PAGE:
- Kenya and Britain have officially signed a deal about turning Nairobi into Africa’s financial hub, which presents a big opportunity for the former.
- Britain is the primary investment management centre in Europe and second largest in the world after the US.
- So such co-operation has a big potential to funnel big international investments into the country.
Kenya and Britain have officially signed a deal about turning Nairobi into Africa’s financial hub, which presents a big opportunity for the former. Britain is the primary investment management centre in Europe and second largest in the world after the US.
So such co-operation has a big potential to funnel big international investments into the country.
But in analysing what this agreement means, Kenyans seem to be getting ahead of themselves on what exactly needs to be done by the country to deliver this vision and mission.
First, we need abandon looking at establishing the Nairobi International Financial Centre on the brick-and-mortar model — feauturing first class real estate development projects to host the financial district.
Just because London has a street lined up with these global banks, investment firms and financial institutions doesn’t mean that is what we need to replicate in order to make Nairobi a successful financial district.
In fact, if we have learned anything from Konza Technocity, it is that when creating any economic hub, brick and mortar is not the catalyst for convergence of investment.
Why London has a cluster of these financial institutions within its CBD is that it developed organically more than a century ago. London as the capital of the British empire has been a financial services provider as far back as the slave trade times.
So, it’s misguided to propose that Kenya has to establish a financial district. For emerging markets like Hong Kong and Singapore, it has not been first class real estate or a financial district that worked for them but high-quality tech infrastructure to run efficient financial services.
Second is the argument that the Nairobi International Financial Centre means re-modelling Nairobi into a low tax haven destination. This is not an advisable because we will be entering the race to the bottom which we cannot afford against established jurisdictions like Mauritius.
It is this race to the bottom that has actually precipitated the proposal for the 15 percent global minimum corporate tax to deter profit-shifting because its unsustainable in the long run for everyone.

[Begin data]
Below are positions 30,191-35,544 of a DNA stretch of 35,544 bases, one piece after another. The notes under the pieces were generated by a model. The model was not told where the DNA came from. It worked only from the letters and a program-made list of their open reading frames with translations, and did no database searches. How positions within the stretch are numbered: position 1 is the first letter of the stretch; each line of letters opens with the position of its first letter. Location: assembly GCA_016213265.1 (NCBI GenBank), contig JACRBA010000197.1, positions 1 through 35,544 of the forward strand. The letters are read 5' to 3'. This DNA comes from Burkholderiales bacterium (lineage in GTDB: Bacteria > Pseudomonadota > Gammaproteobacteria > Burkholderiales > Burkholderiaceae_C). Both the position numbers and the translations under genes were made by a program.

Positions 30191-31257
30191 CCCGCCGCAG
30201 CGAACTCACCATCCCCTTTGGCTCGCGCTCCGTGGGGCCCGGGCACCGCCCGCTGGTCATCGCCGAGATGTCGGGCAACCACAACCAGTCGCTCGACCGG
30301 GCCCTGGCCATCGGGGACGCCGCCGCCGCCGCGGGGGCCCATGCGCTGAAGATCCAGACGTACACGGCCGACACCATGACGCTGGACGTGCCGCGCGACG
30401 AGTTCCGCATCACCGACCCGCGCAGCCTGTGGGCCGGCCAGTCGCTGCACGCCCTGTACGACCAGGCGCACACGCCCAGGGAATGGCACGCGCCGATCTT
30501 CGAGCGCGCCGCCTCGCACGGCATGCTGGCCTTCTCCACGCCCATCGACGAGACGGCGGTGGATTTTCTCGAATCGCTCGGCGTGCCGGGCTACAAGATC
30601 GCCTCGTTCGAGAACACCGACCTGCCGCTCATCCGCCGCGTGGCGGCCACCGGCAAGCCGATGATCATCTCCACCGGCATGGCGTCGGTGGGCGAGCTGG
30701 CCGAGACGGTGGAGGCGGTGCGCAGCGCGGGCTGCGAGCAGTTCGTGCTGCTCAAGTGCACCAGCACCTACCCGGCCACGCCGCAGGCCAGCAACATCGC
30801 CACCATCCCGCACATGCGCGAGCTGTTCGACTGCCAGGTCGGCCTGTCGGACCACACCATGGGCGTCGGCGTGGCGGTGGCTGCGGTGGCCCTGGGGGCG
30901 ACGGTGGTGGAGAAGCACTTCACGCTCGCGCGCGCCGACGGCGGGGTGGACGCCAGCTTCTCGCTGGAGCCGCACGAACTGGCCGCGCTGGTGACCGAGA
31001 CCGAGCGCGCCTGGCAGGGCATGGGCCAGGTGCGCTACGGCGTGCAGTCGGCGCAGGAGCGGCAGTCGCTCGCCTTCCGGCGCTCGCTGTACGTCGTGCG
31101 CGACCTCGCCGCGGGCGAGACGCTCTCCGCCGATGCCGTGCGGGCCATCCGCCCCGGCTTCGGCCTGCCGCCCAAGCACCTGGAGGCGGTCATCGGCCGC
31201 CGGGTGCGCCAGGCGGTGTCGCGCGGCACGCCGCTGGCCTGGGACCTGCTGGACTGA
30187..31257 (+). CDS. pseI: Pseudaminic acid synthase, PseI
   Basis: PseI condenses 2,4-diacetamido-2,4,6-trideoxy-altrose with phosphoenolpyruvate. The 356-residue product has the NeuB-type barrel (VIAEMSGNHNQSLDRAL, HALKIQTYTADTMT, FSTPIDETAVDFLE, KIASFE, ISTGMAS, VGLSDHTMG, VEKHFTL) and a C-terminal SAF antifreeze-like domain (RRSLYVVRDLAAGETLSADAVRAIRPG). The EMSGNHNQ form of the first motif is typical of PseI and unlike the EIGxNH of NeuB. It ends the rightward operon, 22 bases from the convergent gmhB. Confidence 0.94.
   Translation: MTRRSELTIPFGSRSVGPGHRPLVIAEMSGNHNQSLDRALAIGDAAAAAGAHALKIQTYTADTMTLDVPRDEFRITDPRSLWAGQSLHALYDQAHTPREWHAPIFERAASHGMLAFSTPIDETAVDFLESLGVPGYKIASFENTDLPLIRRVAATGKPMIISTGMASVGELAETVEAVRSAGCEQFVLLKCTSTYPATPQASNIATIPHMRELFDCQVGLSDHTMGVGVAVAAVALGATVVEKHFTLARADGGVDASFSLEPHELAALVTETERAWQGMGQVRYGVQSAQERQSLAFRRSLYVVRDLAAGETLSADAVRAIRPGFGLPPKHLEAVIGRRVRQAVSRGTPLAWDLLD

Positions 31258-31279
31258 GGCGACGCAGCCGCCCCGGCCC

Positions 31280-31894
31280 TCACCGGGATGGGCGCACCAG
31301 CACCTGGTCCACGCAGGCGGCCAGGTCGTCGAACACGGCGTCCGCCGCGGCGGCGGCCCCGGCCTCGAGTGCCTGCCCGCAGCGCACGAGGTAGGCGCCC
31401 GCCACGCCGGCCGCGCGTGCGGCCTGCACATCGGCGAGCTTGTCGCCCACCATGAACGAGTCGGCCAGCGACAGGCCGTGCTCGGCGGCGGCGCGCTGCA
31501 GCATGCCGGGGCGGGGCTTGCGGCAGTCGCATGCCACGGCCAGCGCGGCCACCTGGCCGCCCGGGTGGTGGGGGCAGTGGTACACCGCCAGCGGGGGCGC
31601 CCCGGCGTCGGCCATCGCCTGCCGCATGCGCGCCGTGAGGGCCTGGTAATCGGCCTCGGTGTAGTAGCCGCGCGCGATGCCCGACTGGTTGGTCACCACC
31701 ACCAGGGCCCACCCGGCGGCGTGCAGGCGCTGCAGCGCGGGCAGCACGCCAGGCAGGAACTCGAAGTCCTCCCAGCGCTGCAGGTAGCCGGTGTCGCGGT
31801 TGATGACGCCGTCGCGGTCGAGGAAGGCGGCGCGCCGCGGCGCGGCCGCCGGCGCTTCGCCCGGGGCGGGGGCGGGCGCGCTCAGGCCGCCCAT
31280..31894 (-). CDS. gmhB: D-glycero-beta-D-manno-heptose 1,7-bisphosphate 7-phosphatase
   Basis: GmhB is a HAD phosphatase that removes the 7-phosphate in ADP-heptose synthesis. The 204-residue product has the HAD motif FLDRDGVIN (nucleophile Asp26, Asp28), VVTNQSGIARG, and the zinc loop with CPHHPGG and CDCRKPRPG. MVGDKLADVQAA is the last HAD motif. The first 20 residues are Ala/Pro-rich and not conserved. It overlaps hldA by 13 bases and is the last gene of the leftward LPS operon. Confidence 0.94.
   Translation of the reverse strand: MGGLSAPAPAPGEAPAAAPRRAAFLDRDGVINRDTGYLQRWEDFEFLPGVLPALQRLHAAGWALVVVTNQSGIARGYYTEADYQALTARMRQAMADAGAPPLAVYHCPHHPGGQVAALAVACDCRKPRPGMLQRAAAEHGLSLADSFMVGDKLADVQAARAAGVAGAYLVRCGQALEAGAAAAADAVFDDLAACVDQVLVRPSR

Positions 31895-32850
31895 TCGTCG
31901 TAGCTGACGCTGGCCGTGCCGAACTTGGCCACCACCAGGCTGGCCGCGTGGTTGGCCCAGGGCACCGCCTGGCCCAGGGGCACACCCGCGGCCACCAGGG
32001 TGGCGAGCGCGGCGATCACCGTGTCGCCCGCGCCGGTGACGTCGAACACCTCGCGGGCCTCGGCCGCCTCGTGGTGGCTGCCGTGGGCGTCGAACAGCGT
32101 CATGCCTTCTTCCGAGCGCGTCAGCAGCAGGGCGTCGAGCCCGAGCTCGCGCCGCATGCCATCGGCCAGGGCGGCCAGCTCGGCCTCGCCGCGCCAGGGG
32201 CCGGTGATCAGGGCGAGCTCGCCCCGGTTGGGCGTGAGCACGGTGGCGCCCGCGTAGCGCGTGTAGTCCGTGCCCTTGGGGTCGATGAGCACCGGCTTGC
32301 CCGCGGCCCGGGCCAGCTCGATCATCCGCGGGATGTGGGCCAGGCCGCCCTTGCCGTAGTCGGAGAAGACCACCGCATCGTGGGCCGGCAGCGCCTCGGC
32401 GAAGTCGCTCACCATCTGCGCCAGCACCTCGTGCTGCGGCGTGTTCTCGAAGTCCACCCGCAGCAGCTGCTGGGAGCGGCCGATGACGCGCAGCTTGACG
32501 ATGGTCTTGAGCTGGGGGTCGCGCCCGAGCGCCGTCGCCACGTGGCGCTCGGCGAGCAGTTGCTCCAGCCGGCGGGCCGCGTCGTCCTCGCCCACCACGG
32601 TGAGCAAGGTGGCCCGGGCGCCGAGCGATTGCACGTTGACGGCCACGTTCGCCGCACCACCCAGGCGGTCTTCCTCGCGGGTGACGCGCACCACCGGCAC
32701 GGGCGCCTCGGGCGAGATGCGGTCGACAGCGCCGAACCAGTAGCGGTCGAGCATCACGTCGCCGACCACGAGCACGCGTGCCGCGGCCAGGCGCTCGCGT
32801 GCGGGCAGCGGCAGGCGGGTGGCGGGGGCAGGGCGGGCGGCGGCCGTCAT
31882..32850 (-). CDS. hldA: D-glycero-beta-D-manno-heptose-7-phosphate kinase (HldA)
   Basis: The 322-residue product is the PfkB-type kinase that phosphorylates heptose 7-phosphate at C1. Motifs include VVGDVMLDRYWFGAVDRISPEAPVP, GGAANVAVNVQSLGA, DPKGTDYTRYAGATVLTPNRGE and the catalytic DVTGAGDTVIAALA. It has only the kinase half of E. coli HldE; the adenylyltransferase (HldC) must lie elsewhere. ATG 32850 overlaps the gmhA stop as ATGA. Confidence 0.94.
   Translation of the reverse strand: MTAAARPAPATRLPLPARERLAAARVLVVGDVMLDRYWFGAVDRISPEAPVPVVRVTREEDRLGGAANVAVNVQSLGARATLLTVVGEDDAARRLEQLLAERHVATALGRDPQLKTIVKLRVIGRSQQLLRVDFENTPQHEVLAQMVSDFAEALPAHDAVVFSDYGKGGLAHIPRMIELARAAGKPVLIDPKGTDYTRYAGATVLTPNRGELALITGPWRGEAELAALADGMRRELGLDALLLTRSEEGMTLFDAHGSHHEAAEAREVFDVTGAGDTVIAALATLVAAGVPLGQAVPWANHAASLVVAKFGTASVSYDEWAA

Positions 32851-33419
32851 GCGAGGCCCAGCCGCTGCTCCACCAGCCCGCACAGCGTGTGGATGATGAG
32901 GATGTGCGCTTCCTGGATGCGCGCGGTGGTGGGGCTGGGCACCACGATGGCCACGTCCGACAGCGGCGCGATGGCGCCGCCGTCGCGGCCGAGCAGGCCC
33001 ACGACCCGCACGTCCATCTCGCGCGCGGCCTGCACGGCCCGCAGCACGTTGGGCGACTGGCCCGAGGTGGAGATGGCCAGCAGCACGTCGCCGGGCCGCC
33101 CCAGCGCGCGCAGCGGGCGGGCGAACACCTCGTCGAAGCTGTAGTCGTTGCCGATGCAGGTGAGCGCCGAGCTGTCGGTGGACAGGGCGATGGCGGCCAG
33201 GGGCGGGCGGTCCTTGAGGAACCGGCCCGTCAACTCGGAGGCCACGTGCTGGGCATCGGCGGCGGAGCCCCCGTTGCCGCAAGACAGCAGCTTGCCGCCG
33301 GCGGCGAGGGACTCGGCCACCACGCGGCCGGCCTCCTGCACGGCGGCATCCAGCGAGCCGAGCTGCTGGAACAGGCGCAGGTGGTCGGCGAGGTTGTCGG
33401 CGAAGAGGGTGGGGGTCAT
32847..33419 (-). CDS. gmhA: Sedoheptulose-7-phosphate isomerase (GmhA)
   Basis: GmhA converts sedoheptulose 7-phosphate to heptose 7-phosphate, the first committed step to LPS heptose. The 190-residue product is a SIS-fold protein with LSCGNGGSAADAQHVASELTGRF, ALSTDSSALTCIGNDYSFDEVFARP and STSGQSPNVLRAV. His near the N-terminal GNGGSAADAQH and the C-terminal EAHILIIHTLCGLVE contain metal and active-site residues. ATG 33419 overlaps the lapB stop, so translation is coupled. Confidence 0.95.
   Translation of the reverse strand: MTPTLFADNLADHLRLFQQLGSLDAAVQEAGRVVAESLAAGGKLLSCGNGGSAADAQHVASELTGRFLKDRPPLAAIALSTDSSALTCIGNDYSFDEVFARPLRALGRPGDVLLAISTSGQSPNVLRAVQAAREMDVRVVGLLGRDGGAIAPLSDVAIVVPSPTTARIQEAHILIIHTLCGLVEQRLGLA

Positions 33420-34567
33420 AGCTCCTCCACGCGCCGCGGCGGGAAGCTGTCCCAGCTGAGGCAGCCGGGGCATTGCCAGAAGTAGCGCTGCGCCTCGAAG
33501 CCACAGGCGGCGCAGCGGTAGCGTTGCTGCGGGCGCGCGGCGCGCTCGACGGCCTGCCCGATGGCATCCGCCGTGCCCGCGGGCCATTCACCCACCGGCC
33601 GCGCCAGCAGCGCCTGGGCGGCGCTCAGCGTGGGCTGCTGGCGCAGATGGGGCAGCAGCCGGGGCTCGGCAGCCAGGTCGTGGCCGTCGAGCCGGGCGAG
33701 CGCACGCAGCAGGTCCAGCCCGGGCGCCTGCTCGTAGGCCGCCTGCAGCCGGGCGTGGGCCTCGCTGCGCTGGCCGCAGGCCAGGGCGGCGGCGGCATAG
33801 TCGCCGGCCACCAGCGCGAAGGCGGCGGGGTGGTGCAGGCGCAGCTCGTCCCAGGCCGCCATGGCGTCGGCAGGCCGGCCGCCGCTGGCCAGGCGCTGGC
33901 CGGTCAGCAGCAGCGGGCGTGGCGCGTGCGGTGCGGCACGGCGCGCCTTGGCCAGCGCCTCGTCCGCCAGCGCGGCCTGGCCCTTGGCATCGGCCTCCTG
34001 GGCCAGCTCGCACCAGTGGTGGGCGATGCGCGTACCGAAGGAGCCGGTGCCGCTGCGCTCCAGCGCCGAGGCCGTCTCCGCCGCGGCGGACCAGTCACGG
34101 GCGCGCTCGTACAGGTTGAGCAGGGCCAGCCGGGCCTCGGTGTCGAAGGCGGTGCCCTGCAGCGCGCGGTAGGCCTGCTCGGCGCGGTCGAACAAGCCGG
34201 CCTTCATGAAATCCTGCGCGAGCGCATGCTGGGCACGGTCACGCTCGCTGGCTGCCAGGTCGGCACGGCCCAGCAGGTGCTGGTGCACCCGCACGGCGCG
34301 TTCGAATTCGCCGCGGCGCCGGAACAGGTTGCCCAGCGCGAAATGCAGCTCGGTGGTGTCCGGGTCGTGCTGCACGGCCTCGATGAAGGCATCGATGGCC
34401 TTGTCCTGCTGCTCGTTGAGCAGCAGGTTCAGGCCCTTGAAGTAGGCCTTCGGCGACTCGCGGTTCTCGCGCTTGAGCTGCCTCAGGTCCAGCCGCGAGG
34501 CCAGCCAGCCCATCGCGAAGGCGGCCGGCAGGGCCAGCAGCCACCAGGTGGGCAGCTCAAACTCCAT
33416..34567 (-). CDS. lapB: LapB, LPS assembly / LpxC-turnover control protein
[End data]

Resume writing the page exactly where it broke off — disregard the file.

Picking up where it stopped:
The best way the government should design Nairobi International Financial Centre is to prioritise linking the London and Nairobi stock exchanges for fast growing companies in Africa to cross list.
This will attract liquidity into the Nairobi Securities Exchange and investment around securities (NSE) trading like investment banks, financial consultants and private equities, which specialise in provision of finance for business.
The New York and London are different financial hubs is that the former has been a dominant centre for taking companies public through listing since 1950 and was strengthened by establishment of NASDAQ in 1971 challenging the New York Stock Exchange as the first electronic exchange for hot companies such as Intel and Microsoft.
On the other hand, the concentration of banks from all over the world developed London to be a trading hub for currencies and derivatives. But fast-growing companies which have been going public have come from Asia and the US but not London.
So, the low hanging fruit here is that there is an opportunity for the NSE to be the plug for the London Stock Exchange, providing market access to Africa’s fast-growing companies to cross list when they wish to go public.
This means the NSE should therefore put more effort to acquire the emerging market status. Establishing this linkage will easily catalyse securities market investment in Nairobi.
Nairobi is a growing bastion of financial services in the region. Aside from South Africa, which is in a socio-political quagmire dampening its status as an investment hub, Dubai is Nairobi’s main rival in establishing a vibrant financial hub for Africa. So under the Africa Continental Free Trade Agreement, Kenya can lobby for a favourable regulatory regime to leverage against Dubai.